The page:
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Ben Yennie: The 3 Opposing Forces to Create Conflict in Your Story

There can be no drama without conflict.  You need to have opposing forces clashing to create enough intrigue to drive the plot forward.   However, while conflict is necessary to drive your story and pushes your characters towards their goal, it’s definitely not something you want behind the scenes.  

All conflict comes from strong characters, but there are three basic settings to create conflict between the characters in your story.   You can have the most well fleshed out and deep characters in your story, but without a setting, your characters will go nowhere and neither will your film. 

Since we just gave added conflict detection to the ProductionNext Assistant and gave our members the ability to add a script to their existing project, we thought we’d add a helpful blog post talking about how to add believable conflict in your story. So here’s an overview of the three major types of opposing forces you can set up to create conflict in your story.  

Protagonist Vs Antagonist

It’s easiest to think of this as the standard Hero and Villain, although that view of the concept is somewhat simplistic.   I know that’s a little obvious, and really it’s the root of almost every conflict.   However sometimes it’s emphasized more than others, and it’s not the only sort of opposing force you can craft into your story.  

As with any conflict, the conflict is created from the two sides facing off.  Most stories take this route.  It’s wise to not make these two opposing forces complete opposites, having some things in common will make for a more interesting narrative.

It’s important to note that the antagonist in not always the villain, they’re the opposing force.  What’s the difference, you ask?  I think an example from a screenplay will help illustrate this point.  

A famous example is from Double Jeopardy, where Sandra Bullock is framed for the murder of her husband who faked his own death to escape bad business dealings.   Sandra finds herself in jail, and then gets to a halfway house headed by Tommy Lee Jones only to escape to exact revenge on her ex-husband.   Tommy Lee Jones chases her to bring her back to prison.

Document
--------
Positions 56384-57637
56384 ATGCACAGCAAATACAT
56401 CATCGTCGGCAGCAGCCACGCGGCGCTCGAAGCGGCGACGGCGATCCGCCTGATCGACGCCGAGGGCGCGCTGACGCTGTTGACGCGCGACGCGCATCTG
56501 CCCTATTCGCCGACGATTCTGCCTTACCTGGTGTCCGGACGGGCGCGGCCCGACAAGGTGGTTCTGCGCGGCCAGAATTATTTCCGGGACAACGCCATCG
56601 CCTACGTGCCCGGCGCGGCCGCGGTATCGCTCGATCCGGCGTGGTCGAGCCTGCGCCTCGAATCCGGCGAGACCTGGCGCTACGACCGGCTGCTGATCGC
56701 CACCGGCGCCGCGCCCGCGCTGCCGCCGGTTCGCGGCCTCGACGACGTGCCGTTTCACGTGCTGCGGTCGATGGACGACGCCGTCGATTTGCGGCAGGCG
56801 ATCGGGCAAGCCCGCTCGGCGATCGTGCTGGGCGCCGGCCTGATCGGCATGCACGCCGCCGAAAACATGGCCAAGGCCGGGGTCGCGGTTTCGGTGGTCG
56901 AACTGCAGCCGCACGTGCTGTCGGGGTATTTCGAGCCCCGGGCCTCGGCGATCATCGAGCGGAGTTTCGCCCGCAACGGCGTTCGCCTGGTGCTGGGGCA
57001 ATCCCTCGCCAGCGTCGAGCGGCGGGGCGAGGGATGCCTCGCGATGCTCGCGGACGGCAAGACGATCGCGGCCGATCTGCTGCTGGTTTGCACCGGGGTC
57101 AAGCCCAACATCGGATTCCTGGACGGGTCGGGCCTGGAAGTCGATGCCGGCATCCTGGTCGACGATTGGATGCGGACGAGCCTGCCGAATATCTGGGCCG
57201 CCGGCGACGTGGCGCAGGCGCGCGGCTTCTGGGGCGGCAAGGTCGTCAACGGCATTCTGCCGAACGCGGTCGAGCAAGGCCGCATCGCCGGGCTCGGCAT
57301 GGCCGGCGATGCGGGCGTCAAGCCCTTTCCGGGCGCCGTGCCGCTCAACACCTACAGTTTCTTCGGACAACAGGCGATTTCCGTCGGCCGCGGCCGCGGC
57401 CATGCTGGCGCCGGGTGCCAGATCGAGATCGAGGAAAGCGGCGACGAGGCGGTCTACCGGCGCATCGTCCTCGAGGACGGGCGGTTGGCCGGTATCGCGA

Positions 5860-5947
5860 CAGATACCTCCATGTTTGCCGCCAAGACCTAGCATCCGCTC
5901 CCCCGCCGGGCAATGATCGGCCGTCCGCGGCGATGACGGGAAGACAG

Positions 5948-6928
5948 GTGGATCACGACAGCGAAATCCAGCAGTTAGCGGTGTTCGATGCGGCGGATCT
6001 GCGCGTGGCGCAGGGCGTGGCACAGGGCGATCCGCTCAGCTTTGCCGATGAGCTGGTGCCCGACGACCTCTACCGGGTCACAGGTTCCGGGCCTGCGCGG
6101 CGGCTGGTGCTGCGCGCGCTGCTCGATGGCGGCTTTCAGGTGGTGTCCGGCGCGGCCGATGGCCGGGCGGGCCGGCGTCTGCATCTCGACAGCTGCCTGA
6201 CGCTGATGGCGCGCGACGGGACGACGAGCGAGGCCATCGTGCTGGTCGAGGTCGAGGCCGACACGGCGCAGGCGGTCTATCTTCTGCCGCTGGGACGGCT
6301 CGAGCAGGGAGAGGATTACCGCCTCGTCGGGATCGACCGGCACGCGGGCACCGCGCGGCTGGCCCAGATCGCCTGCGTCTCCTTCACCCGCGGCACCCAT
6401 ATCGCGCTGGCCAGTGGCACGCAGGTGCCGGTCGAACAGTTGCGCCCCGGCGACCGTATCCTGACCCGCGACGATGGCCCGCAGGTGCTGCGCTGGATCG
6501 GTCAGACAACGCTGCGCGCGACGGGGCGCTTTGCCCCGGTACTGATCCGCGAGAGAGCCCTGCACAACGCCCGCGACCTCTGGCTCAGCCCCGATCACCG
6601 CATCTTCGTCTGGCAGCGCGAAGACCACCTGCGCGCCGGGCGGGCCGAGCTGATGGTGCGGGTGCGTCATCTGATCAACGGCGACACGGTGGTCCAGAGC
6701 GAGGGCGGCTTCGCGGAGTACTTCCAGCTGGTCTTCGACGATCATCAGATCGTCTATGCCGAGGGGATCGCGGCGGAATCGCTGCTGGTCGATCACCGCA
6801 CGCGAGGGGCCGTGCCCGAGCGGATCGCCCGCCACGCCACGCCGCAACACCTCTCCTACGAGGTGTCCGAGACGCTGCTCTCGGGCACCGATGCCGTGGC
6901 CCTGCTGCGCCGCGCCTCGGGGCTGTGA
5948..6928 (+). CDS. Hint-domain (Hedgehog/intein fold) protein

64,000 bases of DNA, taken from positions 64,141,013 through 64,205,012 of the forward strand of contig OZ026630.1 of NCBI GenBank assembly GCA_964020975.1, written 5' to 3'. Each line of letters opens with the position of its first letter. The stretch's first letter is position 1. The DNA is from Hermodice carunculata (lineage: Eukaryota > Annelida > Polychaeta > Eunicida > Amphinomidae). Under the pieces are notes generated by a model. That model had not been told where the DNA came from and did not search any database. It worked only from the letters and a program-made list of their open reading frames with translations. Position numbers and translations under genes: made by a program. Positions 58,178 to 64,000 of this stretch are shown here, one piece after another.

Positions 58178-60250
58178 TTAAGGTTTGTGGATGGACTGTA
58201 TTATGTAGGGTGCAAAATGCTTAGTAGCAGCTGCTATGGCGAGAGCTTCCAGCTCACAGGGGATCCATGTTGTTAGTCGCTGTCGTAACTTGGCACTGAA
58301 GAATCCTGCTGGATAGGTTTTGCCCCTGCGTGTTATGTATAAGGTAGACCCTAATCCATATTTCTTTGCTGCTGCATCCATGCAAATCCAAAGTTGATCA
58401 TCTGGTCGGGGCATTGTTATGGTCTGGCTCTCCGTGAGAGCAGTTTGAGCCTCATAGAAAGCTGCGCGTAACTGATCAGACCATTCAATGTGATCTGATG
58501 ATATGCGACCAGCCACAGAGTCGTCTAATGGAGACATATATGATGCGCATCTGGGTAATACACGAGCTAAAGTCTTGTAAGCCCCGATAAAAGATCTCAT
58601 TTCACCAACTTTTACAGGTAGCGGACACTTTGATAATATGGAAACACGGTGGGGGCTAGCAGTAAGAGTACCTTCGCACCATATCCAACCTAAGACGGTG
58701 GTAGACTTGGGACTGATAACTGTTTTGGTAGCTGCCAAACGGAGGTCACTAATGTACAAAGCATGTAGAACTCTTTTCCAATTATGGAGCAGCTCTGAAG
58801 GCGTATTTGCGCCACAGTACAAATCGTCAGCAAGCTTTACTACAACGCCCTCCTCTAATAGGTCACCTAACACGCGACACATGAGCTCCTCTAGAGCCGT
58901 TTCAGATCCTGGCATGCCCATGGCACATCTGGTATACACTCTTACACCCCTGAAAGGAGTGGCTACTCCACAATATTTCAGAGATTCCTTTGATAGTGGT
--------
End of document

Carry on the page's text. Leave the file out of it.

In this story, Tommy Lee Jones is the antagonist and her former husband the villain.  While Bullock’s goal is to kill her husband the villain, most of the conflict is derived from Tommy Lee Jones’ goal of trying to bring her in. 

Another example of this would be the X Files.  While Mulder and Scully are on the same side, much of what makes the show as phenomenal as it was is the interplay and conflict between the two leads.  Scully is a “rational” scientist who believe in facts, figures and data while Mulder is a “Paranoid” “Conspiracy Theorist.” Both are completely brilliant, and most of the conflict comes from the two working both together and against each other at the same time.  

As a geeky aside, I’m unsure how rational Scully is when she sees unexplained phenomena every week but still considers Mulder paranoid.  

Protagonist Vs Society

This story is when a protagonist is the pariah, an outcast fighting for their life and sometimes what’s but not always right in the world.   Sometimes there are pieces of larger narratives that follow this sort of conflict.  Game of Thrones does it quite a lot, particularly with anyone from the Lannister Line.  

Another prime example of this is Thank You for Smoking.  In the film, Nick Naylor (played by Aaron Eckart) is a nationally despised lobbyist for the tobacco industry, just trying to make his way through the world and protect his family.  Despite the fact that the man is indirectly responsible for millions deaths, he’s still a likable character.  The film centers around him trying to avoid more distinct labeling on cigarettes in the name of freedom of choice.  The film is well made enough that even though Naylor is clearly an anti-hero, we never stop rooting for him.

Author’s note: We here at ProductionNext are big fans of the series Action starring Jay Mohr.  Some of my writer friends have called it required watching for those in the Industry.  While there’s a case to be made that Action is the story of one executive producer vs the society of Hollywood, it’s not really the best example. 

Protagonist Vs Nature

You could call this Man vs Wild, especially since that “reality” show was every bit as scripted as the screenplay you’re presently writing.   This element of opposing force is about a protagonist facing off against nature.  Nature need not be the jungle, it might even be our innate human nature.  Cast Away is a great example of both man vs literal nature and man vs figurative nature.

While Cast Away centers on Tom Hanks stranded on a deserted island, he’s not just facing the elements, he’s also struggling to face his own demons and find out his own true nature.  

Thanks for reading!  While ProductionNext can’t help you write your script or create conflict on screen, it can help you avoid conflict behind the scenes.  We do that through smarter collaboration, and software that helps you facilitate communication among your crew, manage your tasks, schedule, budget, an assistant that helps make sure everything gets done and none of you assets are in two places at the same time. 

It does a lot more, but I don’t want to write another blog post below the one you just read, so I’ll let our banner ad tell you.  Click it if you want to apply.  


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